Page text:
Tag Archives: Queer

The Queer Liberation of Schools

Guest Blogger- Doug Hecklinger*

Happy Pride? It’s a journey.

Schools should be safe a space for all children; where they can feel pride for who they are while learning about and celebrating those who are not like them. As a Queer 4th grade teacher in Brooklyn, NY who spearheads the Diversity, Equity, and Inclusion (DEI) initiatives at our school, this has become such an important part of why I still love to teach even after 22 years. .

I grew up in Connecticut in the 1970s and 80s, very much in a culture of fear, misinformation, and bias with regards to the Queer community. I never read a single book with a queer character, never learned about Queer people or events in history, music, art, the sciences, etc., and never had an “out” teacher. My health classes were heteronormative, as were all of the social norms among my peers. The only time being Queer came up was as a way to bully or with regards to AIDS (with an undertone of how the community deserved to suffer due to their sinful ways). No pride whatsoever, only shame.

This was addressed to some degree in the decades that followed with an “It gets better” campaign where (mostly Queer) celebrities were filmed telling Queer kids that it gets better when they become adults. As an adult, I was moved by this, particularly when a sitting President, Barrack Obama, participated. Since Queer oppression has similarities to all forms of oppression, his message, with a dual focus on anti-black racism, was powerful. And it was worlds away from one of the Presidents of my youth, Ronald Reagan, who famously never once mentioned the Queer community despite the AIDS crisis at the time. “It gets better” assured youth that pride would come, if they could just hold on through the culture of shame in school.

I wonder if you can imagine how moved I was this year when my elementary school marched in the 28th Brooklyn Pride parade for the very first time. Though we are a small school with only 200 students, over 50 people marched – students, families, teachers, the guidance counselor, and the school secretary. Most of the people who marched identify as allies, who, as mentioned above, wish to celebrate those not like them. The DEI resources shared in K-5 classes during Pride Month, had fostered a sense of love and respect for Queer culture, and they wanted to join in the celebration.

While marching down a very crowded 5th Ave in the neighborhood of Park Slope I looked into the 5-people-deep spectators and saw people roughly my age or older weeping. Like me, they could not believe that, at least in our school, there was no need for an “It gets better” campaign. It is “better” now. The journey of Queer liberation at our school turned the corner from being a topic only addressed if we witnessed bullying to something we intentionally integrated into our academic day. These efforts serve as both a window into (for allies) and a mirror of (for those who are Queer) the Queer identity. Pride had arrived.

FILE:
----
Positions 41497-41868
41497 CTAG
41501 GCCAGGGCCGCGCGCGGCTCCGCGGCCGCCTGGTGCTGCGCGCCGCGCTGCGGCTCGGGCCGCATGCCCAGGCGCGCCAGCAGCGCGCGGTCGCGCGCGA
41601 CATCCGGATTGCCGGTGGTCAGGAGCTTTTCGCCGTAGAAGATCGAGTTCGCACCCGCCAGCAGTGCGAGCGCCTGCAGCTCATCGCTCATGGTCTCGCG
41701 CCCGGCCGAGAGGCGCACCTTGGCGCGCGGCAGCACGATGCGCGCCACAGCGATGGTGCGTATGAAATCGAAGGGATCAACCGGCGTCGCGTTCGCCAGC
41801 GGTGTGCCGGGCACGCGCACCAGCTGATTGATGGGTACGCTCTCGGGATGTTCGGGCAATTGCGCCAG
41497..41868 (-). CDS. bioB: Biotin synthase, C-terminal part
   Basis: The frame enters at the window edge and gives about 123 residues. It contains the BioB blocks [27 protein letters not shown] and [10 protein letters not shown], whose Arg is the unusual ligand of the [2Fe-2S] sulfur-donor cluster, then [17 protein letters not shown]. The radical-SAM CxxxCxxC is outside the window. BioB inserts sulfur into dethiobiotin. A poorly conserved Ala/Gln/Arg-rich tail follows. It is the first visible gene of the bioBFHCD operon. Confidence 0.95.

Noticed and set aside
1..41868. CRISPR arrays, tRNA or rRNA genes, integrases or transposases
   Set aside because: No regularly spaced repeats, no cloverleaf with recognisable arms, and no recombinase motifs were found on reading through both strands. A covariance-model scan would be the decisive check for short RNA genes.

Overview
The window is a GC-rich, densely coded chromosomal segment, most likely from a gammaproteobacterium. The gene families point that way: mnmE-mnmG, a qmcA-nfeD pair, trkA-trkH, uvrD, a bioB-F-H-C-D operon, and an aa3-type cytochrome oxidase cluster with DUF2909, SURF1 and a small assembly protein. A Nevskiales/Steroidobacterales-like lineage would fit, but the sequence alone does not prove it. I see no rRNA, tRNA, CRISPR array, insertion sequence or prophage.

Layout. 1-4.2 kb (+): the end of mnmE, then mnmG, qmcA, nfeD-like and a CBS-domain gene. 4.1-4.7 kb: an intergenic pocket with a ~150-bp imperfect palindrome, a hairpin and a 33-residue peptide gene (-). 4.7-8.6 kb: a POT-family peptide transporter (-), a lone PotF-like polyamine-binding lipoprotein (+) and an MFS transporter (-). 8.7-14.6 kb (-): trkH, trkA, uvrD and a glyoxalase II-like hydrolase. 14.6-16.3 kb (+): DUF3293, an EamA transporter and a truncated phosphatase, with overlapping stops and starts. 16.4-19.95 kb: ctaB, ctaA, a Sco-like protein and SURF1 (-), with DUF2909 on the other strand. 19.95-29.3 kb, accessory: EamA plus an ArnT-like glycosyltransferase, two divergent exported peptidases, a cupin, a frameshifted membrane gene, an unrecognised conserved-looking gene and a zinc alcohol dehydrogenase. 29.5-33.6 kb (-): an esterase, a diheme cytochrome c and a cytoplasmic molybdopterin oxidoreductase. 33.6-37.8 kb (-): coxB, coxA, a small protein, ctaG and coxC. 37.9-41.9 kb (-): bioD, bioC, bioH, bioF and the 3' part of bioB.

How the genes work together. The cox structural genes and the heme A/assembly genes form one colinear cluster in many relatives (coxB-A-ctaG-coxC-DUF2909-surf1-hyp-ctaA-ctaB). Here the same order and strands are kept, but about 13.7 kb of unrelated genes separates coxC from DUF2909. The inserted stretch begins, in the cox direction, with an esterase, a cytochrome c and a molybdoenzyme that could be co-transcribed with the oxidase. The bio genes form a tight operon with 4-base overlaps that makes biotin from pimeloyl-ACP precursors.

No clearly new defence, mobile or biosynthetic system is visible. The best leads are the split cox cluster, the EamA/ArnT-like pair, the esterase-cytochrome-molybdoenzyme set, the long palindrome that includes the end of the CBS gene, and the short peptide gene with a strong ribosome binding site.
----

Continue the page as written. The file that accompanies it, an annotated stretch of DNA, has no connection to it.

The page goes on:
As I continue to reflect on all of this, I am aware that this journey of liberation has a long way to go to affect the current statistic from the Trevor Project – that a member of the Queer community in the United States attempts suicide once every 45 seconds. I know that our school is not the norm, even here in Brooklyn, and that our own journey is far from complete. The degree to which we keep making progress is also the degree to which we stop causing harm. Pride must win to defeat shame.

My scars from being raised in a toxic culture continue to heal, and this year’s Pride Parade was one of the best medicines. Never has my calling to be a teacher been as compelling as it is now. Proud Queer educators like myself obviously have a lot of interest in leading this work, though I hope allies can see their role too. Safe schools require all of us to march together on this journey.

Please say it with me. Happy pride!

*Doug Hecklinger has been teaching in New York City for 22 years, first at P.S. 159 in East New York, and for the last 10 years at P.S. 295 in Park Slope. He has taught 3rd, 4th and 5th grades. He is a member of the Proud Educators group promoting inclusive schools, and is “out” as Queer in his school community, including to his students. He and his husband also live in Park Slope with their nearly 12 years old daughter and dog, Lawrence.